The plunge in world oil prices, at a time when Soviet oil production also has fallen off sharply, has hit the the Kremlin where it hurts most: in its hard-currency earnings.

As the world's largest oil producer and one of its largest exporters, the Soviet Union stands to lose as much as $500 million a year for each $1 per barrel drop in oil prices, according to western analysts.

Soviet hard-currency earnings from exports totaled $26.2 billion in 1983, of which oil represented $15.5 billion, or more than half. A fall in oil prices to $20 per barrel could reduce Soviet revenues by more than a third, cutting back Moscow's ability to buy what it needs for the economic revitalization envisaged by Soviet leader Mikhail Gorbachev.

The Soviet Union ended 1985 with a $6 billion deficit in its balance of payments in hard currencies, compared with a $4 billion surplus in 1984.

Oil makes up 63 percent of Soviet trade with the developed West and is a key component of its trade with Eastern Europe, which is heavily dependent on Moscow for all forms of energy.

Soviet oil revenue is needed to help pay for the import of equipment and technology necessary for the retooling of Soviet industry. In Eastern Europe, Soviet oil supplies are one of the political and economic bonds integrating the Warsaw Pact.

Given the importance of both markets, the drop in both price and supply means Moscow will have to look for ways to balance political considerations and economic accounts.

"If they had more oil, they would sell it to make up the difference," said one western expert. "Unfortunately, they don't have the oil."

The downturn in Soviet oil output was confirmed last weekend with the release of 1985 figures showing Soviet oil production at 4.16 billion barrels, down from a 1984 level of 4.29 billion barrels and from a 1983 level of 4.31 billion barrels.

Western experts here note that the Soviets have several options to make up for cutbacks in hard-currency sales, including expanding their credits in the West or increasing sales of gold. So far, Moscow has not indicated what course it will follow.

According to western diplomats and businessmen here, Moscow scaled back its deliveries to Western Europe last year, particularly in the first quarter -- by as much as 20 percent to some customers.

Although deliveries returned to normal levels later in the year, some experts expect to see an overall shortfall in Soviet deliveries to Western Europe for 1985. They see this as a sign that Moscow may be shifting away from customers there, particularly on the spot market.

In the meantime, in recent official statements, Soviet spokesmen have reiterated promises to maintain supplies to Eastern Europe, along with repeated advisories on the need to save energy.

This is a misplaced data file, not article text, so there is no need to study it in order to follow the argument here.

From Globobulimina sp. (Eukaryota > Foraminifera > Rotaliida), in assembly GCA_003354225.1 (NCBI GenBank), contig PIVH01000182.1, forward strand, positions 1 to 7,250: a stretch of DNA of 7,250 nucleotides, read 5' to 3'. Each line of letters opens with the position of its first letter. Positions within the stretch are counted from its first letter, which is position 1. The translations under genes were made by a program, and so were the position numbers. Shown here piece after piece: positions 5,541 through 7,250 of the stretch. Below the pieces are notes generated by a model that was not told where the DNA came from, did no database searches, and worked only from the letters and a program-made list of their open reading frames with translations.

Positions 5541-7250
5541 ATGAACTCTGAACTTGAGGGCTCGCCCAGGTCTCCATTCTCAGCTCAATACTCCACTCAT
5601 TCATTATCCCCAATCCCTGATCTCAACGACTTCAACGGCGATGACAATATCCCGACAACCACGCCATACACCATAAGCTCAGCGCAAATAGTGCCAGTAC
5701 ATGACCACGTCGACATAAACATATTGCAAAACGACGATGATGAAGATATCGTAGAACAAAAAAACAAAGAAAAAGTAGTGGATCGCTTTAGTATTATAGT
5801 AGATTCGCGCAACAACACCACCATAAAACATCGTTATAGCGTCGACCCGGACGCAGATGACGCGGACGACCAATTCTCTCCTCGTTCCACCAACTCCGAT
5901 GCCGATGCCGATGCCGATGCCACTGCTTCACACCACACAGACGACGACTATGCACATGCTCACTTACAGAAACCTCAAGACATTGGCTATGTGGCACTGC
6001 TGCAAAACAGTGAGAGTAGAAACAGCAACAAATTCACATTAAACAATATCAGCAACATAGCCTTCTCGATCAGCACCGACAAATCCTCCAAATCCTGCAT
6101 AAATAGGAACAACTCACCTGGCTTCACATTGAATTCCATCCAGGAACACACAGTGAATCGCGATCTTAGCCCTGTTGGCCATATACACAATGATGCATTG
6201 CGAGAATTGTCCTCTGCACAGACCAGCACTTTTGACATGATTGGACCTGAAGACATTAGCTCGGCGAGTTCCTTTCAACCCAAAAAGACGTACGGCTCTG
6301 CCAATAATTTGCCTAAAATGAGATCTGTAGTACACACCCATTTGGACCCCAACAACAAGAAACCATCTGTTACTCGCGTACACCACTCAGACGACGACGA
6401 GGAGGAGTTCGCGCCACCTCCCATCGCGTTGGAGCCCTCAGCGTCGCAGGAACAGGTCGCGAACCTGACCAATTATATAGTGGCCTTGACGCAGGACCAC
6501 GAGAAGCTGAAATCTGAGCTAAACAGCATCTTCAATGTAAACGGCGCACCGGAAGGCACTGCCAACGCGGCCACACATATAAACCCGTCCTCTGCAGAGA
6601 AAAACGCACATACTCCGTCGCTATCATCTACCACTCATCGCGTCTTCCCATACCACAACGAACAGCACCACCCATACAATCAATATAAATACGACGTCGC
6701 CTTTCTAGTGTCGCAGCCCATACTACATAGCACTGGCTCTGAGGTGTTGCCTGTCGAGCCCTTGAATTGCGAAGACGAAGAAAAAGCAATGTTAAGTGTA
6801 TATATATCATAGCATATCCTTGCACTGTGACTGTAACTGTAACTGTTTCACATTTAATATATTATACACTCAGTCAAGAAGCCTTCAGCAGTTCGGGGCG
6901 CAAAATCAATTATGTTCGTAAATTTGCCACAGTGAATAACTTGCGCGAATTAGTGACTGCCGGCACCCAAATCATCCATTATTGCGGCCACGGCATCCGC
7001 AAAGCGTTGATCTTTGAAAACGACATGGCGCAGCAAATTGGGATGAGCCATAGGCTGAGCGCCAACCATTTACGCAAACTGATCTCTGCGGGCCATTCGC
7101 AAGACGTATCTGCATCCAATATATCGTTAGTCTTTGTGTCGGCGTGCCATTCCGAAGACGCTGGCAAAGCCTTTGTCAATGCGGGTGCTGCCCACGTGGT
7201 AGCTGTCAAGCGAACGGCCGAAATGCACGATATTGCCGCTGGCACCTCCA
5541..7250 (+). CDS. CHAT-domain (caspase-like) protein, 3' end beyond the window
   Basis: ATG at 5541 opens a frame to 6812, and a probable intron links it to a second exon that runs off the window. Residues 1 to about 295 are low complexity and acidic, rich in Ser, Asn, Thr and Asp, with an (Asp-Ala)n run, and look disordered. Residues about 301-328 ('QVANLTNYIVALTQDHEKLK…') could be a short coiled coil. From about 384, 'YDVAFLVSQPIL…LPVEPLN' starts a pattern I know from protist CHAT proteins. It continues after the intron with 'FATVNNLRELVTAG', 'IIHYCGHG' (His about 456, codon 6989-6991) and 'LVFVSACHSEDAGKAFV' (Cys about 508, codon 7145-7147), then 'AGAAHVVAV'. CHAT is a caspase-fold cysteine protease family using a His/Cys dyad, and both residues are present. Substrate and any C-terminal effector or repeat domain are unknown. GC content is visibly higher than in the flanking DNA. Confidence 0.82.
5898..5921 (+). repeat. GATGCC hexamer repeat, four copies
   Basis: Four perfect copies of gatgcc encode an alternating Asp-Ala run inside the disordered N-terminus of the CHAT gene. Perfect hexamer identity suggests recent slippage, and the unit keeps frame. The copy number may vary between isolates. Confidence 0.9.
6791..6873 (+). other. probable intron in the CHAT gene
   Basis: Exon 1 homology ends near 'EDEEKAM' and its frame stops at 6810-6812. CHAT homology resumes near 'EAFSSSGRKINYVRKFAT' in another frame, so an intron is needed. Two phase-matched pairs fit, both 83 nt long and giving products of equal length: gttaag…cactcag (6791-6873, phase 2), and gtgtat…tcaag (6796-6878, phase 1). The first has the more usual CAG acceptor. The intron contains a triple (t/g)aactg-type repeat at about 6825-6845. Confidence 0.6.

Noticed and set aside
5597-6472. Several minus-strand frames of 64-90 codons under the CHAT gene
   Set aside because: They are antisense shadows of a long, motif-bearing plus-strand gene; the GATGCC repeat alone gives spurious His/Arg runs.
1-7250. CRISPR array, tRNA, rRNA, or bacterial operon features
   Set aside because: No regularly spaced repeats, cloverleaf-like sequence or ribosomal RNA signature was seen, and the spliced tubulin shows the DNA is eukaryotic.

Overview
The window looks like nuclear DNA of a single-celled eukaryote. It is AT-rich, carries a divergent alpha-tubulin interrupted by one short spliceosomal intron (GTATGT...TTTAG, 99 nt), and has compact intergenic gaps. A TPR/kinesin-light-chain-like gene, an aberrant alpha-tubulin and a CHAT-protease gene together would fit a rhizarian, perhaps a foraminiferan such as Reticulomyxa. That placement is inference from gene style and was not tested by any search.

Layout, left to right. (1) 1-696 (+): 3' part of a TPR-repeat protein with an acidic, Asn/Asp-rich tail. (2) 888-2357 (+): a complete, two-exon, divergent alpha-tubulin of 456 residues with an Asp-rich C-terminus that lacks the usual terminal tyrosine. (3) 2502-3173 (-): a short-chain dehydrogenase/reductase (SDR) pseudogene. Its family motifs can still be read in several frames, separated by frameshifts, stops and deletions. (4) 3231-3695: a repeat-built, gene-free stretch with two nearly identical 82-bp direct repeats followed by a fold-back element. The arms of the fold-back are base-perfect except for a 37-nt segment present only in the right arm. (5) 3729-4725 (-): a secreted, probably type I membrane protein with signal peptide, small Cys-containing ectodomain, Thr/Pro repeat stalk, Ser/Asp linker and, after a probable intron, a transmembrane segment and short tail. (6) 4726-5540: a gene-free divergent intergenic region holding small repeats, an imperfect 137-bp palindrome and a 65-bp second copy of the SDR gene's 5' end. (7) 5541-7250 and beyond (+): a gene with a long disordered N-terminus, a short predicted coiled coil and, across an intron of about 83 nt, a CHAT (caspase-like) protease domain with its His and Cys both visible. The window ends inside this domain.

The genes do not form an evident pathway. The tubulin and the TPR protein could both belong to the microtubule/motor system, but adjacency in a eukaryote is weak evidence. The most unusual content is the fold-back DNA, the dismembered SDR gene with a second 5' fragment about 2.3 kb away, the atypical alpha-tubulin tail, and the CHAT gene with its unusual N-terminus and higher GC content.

Alarm over dwindling production has led to a stream of articles in the Soviet press critical of the management of the oil fields in western Siberia and to a sharp 31 percent increase in investment in the oil industry for 1986.

Western experts here see the attention paid to oil as a sign that the Kremlin leadership is determined to force oil production back up, or at least keep it stabilized. The underlying assumption, they say, is that the Soviets cannot afford a drop in oil exports.

On the domestic front, the Soviet Union already has embarked on a program that stresses energy conservation and, where possible, conversion from oil to gas.

The Soviet Union also has been promoting gas instead of oil to foreign customers. In contrast to oil, gas has been the star performer of the Soviet economy.

But the recent decision to increase investment in oil confirms that oil cannot be displaced as the linchpin of Soviet foreign trade.

Until last year, figures had showed a shift in Soviet oil exports, favoring the West over the East. The most marked change occurred in 1982, when Moscow cut oil exports to Eastern Europe by 10 percent.

In 1984, when the Soviet Union was exporting 3.8 million barrels of oil a day, the distribution was roughly divided between West and East at 1.9 million barrels a day each. By contrast, in 1980, Communist countries bought 2 million barrels of Soviet oil a day, while the West was buying 1.3 million barrels.

Western Europe is Moscow's key hard-currency customer, buying 1.6 million barrels of the 1.9 million barrels sold a day for hard currency in 1984.

The biggest customer in Western Europe is the Netherlands, although much of the sales there are on the spot market. The next biggest customer in 1984 was Italy.

Traditionally, the Soviet Union has kept its oil prices below those set by the Organization of Petroleum Exporting Countries, to ensure its share of the market.

In addition to their own oil, the Soviets resell oil received in exchange for arms and equipment sold to such countries as Libya, Iraq, Saudi Arabia and Iran. Those "imports" are more than enough to cover the Soviet oil shortfall.